Ethnobotany. A food for the Paiute Peoples. The peeled roots were eaten raw or pit cooked and boiled or dried for future use. According to Kelly, Isabel T. in “Ethnography of the Surprise Valley Paiute” (1932).
Description. The plants of that species of tuberous lomatium are acaulescent and 15 to 60 cm high at maturity. Simple or branched stems (one or several) arise from roots, of brown color, which are elongate and slender or which are tuberous above and elongate below – the tuberous portion being globose to ovoid, up to 3,5 cm long and 2,5 cm wide. The leaves are ternately and pinnately divided and dissected – the ultimate leaf segments being 0,3 to 6 mm long and 0,2 to 1 mm wide with mucronulate apices. The leaf blades are 9 to 14 cm long, glabrous to scaberulous and their general outline is broadly obovate. The green to purplish tinged petioles are wholly sheathing and from 2 to 7 cm long. The inflorescence is an umbel consisting of 4 to 20 rays which are 2 to 13 cm long. The narrowly elliptic bracts (2 to 10) are 2 to 10 mm long and 0,2 to 1 mm wide with acute apices. Each umbellet consists of 10 to 20 flowers which are all yellow: petals, anthers and smooth stylopodia. The ovaries are glabrous. The oblong-linear to narrowed elliptic fruits are 9-17 mm long and 1,5-5 mm wide and possess 2 to 6 oil canals in the intervals and 2 oil canals in the commissures. Their pedicels are 1-3 mm long at maturity. Their lateral wings are 0,2 to 0,5 mm wide.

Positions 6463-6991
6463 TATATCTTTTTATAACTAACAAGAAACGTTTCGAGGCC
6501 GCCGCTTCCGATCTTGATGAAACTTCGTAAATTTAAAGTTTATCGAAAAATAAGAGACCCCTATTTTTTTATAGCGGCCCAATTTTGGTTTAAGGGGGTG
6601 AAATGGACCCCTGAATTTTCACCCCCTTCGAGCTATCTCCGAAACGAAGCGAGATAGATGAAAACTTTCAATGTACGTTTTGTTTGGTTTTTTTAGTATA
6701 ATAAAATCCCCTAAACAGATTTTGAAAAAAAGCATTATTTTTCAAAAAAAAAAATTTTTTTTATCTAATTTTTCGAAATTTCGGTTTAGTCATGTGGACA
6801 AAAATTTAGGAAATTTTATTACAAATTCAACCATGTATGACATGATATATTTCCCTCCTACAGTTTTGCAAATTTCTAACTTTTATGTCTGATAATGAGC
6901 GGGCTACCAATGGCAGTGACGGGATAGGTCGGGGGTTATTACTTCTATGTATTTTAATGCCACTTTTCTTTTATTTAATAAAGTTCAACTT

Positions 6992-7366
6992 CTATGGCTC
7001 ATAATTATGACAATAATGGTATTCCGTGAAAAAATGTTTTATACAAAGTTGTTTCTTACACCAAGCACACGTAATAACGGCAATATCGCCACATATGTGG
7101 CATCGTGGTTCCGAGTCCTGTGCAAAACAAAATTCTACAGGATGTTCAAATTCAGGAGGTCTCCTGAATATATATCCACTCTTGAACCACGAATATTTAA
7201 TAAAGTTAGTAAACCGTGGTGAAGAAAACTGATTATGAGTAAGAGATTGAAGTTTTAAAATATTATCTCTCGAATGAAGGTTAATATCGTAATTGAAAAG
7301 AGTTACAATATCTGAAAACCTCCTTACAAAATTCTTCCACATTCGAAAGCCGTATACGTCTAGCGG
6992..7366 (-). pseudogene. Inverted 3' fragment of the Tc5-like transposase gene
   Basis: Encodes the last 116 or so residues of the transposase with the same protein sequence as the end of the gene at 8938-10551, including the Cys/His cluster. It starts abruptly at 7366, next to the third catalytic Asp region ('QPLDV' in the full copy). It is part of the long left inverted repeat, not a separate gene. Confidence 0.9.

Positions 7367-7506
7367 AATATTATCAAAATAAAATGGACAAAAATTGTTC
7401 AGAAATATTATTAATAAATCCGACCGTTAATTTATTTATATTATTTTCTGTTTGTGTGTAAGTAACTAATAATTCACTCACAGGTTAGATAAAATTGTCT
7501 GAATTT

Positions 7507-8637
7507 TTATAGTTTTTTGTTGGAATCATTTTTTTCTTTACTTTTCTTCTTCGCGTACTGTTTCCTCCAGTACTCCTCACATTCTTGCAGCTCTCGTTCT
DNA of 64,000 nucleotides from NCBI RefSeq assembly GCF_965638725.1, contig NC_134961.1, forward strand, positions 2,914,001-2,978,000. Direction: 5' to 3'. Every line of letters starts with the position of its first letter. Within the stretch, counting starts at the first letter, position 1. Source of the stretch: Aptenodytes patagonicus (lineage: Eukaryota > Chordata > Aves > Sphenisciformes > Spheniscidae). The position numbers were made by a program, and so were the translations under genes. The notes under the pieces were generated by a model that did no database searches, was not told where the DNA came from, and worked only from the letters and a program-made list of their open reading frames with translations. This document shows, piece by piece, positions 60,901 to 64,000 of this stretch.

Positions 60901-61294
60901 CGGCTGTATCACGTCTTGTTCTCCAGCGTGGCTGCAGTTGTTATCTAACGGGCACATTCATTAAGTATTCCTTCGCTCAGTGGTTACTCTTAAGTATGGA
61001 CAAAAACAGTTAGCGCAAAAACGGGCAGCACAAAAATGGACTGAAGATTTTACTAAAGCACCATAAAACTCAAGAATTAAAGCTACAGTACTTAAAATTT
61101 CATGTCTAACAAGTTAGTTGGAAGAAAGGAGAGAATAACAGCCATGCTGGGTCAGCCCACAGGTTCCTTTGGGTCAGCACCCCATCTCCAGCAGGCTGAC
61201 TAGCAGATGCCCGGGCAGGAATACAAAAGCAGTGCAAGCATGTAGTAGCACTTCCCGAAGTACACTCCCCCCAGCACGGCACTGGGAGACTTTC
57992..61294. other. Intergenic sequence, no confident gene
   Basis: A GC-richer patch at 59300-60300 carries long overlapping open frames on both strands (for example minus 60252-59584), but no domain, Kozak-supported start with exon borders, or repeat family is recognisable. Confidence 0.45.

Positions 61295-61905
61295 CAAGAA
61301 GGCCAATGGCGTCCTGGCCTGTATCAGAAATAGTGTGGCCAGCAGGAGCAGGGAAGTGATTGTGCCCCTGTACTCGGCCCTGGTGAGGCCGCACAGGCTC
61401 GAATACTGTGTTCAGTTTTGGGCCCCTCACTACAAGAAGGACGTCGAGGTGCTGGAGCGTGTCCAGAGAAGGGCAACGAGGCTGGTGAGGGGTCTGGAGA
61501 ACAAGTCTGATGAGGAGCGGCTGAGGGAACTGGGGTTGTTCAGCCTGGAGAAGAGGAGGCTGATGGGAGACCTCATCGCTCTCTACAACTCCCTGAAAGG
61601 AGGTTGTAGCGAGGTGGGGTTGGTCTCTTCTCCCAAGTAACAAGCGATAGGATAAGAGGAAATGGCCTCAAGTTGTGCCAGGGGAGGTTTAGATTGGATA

Phenology. The flowering period is from late April through June and the maturing of the fruits range from early-May to mid-September.
Territories. Blue Mountains of southeastern Washington; much of eastern Oregon to the east of the Cascade Mountains; north-eastern California to central and southern Idaho and northern Nevada ; disjunct to Carbon County in Wyoming, to Gunnison, Rio Blanco, and Routt counties in Colorado, and to the Grand Canyon in northern Arizona. Lomatium bicolor is composed of two varieties Lomatium bicolor var. leptocarpum and Lomatium bicolor var. bicolor – leptocarpum describing a variety with narrower fruits borne on shorter pedicels, more slender roots and fewer linear leaf segments. In Idaho, some populations of Lomatium bicolor are problematic because their morphological features seem to partake of both varieties.